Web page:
An advertising insert typically consist of two sides folded upon each other along a center spine to create four pages. Since only a small portion of the insert is devoted to the reply card itself, the rest of the insert contains advertising material. One drawback to this arrangement is that the entire insert is made of heavy stock paper. Heavy stock paper is undesirable because in total it costs and weighs more than lighter-weight paper, and in many cases does not yield the same quality printing.

SUMMARY OF THE INVENTION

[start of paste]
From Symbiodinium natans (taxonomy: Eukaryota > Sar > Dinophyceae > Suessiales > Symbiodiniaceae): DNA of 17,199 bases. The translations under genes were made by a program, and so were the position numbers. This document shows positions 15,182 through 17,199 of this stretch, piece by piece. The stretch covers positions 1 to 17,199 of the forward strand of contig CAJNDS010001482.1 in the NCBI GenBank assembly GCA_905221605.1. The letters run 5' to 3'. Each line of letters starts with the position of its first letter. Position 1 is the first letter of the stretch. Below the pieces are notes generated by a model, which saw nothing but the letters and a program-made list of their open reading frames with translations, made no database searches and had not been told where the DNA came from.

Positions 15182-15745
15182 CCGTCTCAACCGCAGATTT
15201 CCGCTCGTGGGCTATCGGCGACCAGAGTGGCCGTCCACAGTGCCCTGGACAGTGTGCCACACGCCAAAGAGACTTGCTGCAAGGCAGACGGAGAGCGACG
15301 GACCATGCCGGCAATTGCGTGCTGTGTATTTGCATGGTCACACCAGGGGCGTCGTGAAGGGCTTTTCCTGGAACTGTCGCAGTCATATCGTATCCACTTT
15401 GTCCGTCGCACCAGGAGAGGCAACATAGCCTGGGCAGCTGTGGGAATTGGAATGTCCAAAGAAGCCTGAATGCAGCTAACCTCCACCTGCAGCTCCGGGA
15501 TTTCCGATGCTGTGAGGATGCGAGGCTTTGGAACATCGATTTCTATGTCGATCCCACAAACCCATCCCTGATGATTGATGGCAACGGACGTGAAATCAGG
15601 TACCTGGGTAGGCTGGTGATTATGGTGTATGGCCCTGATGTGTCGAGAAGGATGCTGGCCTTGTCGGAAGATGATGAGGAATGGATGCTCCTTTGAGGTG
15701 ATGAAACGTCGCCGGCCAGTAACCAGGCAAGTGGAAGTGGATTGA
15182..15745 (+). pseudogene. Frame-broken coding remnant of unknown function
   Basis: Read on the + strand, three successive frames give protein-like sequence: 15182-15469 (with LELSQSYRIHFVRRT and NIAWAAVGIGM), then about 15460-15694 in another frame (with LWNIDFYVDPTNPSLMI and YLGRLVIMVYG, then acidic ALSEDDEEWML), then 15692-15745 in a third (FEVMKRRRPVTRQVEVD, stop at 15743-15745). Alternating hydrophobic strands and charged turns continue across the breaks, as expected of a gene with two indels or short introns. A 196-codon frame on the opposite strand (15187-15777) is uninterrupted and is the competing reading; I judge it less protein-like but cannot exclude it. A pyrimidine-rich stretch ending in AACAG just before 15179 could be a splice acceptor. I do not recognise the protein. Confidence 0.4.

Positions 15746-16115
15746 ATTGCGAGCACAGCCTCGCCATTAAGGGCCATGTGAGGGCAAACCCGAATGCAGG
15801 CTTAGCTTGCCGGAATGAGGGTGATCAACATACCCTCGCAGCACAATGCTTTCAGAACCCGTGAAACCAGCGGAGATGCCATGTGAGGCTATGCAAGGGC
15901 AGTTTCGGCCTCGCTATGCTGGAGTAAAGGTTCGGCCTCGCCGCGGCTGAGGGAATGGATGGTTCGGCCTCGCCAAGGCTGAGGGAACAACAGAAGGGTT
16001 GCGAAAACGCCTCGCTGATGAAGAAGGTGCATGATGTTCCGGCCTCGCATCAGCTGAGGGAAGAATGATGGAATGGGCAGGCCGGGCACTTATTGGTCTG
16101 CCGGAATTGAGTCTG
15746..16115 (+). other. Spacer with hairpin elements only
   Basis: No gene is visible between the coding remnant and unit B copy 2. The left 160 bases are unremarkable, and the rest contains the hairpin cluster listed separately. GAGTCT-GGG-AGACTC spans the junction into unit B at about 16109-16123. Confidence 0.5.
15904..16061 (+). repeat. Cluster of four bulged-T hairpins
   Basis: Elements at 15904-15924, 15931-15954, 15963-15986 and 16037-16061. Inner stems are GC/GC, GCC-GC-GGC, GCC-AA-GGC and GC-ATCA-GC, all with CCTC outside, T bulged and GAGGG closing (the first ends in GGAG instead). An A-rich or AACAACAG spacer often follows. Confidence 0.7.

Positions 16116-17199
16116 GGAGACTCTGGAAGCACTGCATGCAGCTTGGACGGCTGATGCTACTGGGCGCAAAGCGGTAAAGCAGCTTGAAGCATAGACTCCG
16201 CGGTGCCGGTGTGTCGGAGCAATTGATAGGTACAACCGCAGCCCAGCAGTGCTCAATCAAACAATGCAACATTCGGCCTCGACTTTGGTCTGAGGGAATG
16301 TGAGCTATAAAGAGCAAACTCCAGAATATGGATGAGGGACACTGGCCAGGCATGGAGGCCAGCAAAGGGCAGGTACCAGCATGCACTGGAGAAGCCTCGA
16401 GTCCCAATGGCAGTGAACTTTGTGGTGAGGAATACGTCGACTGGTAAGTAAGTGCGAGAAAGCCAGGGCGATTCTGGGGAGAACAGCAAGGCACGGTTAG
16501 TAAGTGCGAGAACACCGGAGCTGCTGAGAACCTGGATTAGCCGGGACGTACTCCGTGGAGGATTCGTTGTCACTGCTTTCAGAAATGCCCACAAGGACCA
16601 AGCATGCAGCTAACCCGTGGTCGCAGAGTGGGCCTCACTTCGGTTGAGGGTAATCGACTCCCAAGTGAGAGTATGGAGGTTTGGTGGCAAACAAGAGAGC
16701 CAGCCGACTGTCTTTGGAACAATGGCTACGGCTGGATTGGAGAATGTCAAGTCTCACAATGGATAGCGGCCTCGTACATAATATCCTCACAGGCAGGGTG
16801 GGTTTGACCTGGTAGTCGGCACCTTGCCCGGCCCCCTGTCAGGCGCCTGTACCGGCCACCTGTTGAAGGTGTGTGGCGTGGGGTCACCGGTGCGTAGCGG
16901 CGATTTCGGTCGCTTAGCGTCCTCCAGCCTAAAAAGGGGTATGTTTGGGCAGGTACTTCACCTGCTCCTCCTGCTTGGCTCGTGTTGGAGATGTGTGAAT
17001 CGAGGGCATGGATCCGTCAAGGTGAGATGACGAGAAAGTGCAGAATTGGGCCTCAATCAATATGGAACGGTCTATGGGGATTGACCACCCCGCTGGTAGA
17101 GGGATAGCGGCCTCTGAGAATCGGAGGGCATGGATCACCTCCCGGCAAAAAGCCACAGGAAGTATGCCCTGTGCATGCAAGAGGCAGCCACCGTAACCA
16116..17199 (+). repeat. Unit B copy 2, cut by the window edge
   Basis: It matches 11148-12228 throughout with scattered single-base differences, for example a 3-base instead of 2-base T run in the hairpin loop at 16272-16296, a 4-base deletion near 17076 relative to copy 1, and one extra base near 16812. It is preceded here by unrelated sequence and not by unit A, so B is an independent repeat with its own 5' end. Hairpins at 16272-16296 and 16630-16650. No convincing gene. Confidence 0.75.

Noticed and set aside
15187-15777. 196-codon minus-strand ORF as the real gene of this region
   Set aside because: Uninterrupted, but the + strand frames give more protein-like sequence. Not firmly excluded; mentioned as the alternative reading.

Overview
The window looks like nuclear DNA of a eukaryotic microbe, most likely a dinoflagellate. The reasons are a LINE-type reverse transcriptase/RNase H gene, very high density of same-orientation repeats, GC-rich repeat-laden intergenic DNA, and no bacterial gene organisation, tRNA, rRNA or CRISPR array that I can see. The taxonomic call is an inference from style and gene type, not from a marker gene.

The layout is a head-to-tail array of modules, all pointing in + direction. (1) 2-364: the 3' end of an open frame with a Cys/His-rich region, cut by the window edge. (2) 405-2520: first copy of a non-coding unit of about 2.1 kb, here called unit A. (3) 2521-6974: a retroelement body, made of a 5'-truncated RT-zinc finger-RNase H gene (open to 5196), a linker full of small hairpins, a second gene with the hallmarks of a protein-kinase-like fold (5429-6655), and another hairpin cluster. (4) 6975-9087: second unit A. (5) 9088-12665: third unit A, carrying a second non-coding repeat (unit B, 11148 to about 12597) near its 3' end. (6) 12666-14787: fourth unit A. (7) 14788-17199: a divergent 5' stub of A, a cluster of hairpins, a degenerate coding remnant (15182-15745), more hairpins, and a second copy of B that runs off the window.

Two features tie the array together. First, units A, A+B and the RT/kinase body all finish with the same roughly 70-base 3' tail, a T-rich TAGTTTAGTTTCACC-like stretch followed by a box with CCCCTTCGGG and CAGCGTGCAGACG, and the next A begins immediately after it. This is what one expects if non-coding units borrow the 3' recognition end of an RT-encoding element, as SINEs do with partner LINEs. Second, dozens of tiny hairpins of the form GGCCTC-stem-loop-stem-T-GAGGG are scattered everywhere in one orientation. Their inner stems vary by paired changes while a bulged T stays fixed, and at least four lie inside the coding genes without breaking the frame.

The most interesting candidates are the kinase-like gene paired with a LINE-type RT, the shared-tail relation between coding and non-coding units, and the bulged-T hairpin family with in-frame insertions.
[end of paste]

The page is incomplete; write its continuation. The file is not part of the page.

The object of the present invention is to provide a new type of publication insert that includes a postal reply card, but at the same time is lighter, less expensive and provides higher quality printing surface. In accordance with this object, a first embodiment of a composite insert is provided having a first portion formed of heavy paper stock suitable for use as a postcard, and a second portion formed of paper stock that is substantially lighter than the first portion. The first portion includes a perforated area defining a detachable postcard. The two portions are superimposed, and joined by a glued seam that is sandwiched between their respective edges. These joined edges are aligned together to define a unitary binding edge. This binding edge may be feed into a standard feeding unit of a perfect or other type binding machine as a single unit.